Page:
Barry SonnenfeldLast Wednesday, Kim Masters of Slate.com wrote an interesting article about Pushing Daisies, one of the most highly-anticipated new fall shows. In the article, Masters reports that not only is the first post-pilot episode of Daisies over-budget, but the director of both the pilot and the first episode, Barry Sonnenfeld, has been punished for it; his "role as director was curtailed," as Masters put it.

When I was at the premiere for Daisies at the New York Television Festival last night, my main purpose on the event's red carpet (pictures of and text about the event will be posted on Tuesday) was to ask Sonnenfeld to reply to that article. Luckily, the director of Get Shorty, Men In Black, and The Addams Family wasn't reluctant to respond. "You know, the writer of the piece hasn't written a lot about Hollywood, I think," said Sonnenfeld. "Almost every show after the pilot is over-budget, whether it's Bionic Woman, Chuck, last year's Ugly Betty... I suspect they're all over-budget." More after the jump.

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A peek at Offices in Germany and France

by Joel Keller, posted Sep 21st 2006 4:09PM
Scene from StrombergIf you just can't wait until tonight's season premiere of The Office, Slate has a little something to whet your appetite: clips from The Office. Well, more specifically, they have clips from Le Bureau and Stromberg, the French and German versions, respectively, of the original British classic.

The article, written by Liesl Schillinger, examines the reasons why the remakes -- including the American version -- were done, paralleling how each fictitional office is portrayed with how each country views their respective 9-to-5 grinds. For instance, the "Tim and Dawn" equivalent in Germany are even better looking than the American "Jim and Pam," and are already fooling around under the desk. And, the British and French Offices emphasize that life isn't all about work, while the American version reflect our nation's desire to revolve our lives around the workplace, even if we don't actually do much productive work. Not a bad read for a lazy Thursday afternoon at work.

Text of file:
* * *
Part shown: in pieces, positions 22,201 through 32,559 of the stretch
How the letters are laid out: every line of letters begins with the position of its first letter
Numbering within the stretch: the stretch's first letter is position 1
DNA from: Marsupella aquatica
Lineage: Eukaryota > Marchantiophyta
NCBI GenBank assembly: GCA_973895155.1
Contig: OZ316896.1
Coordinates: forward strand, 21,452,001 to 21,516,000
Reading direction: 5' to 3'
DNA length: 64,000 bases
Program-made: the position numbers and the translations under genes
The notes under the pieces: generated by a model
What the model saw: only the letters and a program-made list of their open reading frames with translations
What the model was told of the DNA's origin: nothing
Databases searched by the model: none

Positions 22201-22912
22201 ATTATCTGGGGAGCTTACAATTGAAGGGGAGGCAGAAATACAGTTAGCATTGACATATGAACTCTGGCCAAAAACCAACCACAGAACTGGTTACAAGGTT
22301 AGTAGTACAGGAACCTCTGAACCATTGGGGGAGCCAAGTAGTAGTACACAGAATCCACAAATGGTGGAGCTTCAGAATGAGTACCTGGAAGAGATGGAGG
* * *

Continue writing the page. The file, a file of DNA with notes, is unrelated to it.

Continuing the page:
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Is Charlie and Lola the perfect cartoon for kids?

by Bob Sassone, posted Jun 5th 2006 12:07PM
Charlie and LolaI'll have to admit right at the start here that I have no idea what Charlie and Lola is. I mean, I know several Charlies, and I even met a Lola once (she was a showgirl), but I'd never heard of Charlie and Lola until I read this Slate piece about finding the perfect cartoon for your child. Stephen Metcalf even has a conversation with his 3 year old daughter about the show.

There's also a quick history of animation, from Max Fleischer and Walt Disney to Chuck Jones and Tex Avery. Adam, are you reading this?

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Is there really a difference between Gibson and Couric?

by Bob Sassone, posted May 31st 2006 12:02PM
Charles GibsonIn this Slate story about the "real" reasons behind the departure of Elizabeth Vargas from ABC's World News Tonight - you can debate the whole "is she being let go because she's pregnant?" question, because I think it's a shaky argument to delve into and is sort of an insult to Vargas and her pregnancy - there's a quote from a journalism professor about Charlie Gibson (taking over for Vargas) and Katie Couric (taking over for Bob Schieffer):

"Gibson is an excellent choice, and having him start three months before Katie Couric is probably a good strategy. Gibson is a solid newsman, old school, nothing frilly or fancy. The contrast with Couric will be stunningly obvious."

Now wait a second. Isn't Gibson coming from Good Morning America, a morning talk show just like The Today Show? I've seen him talk about American Idol and interview movie stars and help with the cooking segments, so how is that different from Couric (regardless of the years that Gibson has over Couric)? Has anyone who has seen Couric handle serious news - from 9/11 to Columbine to Katrina - really think she can't be a serious prescence on the evening news? It's not like they're bringing in Bozo The Clown or Martha Stewart to do the news, she's been a newsperson for a while. Hell, even Mike Wallace did morning shows and cheesy commercials.

I don't know, the quote seems out of touch.

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The Five: Corporations

by Adam Finley, posted May 22nd 2006 8:28AM

dinosaurs bossHey, check your watch. Yeah, it's time for another episode of The Five where we list stuff in groups of five, and you throw down some more in the comments. It's both fun and educational. Today we're talking about the best fictional corporations on television, so let's get into it: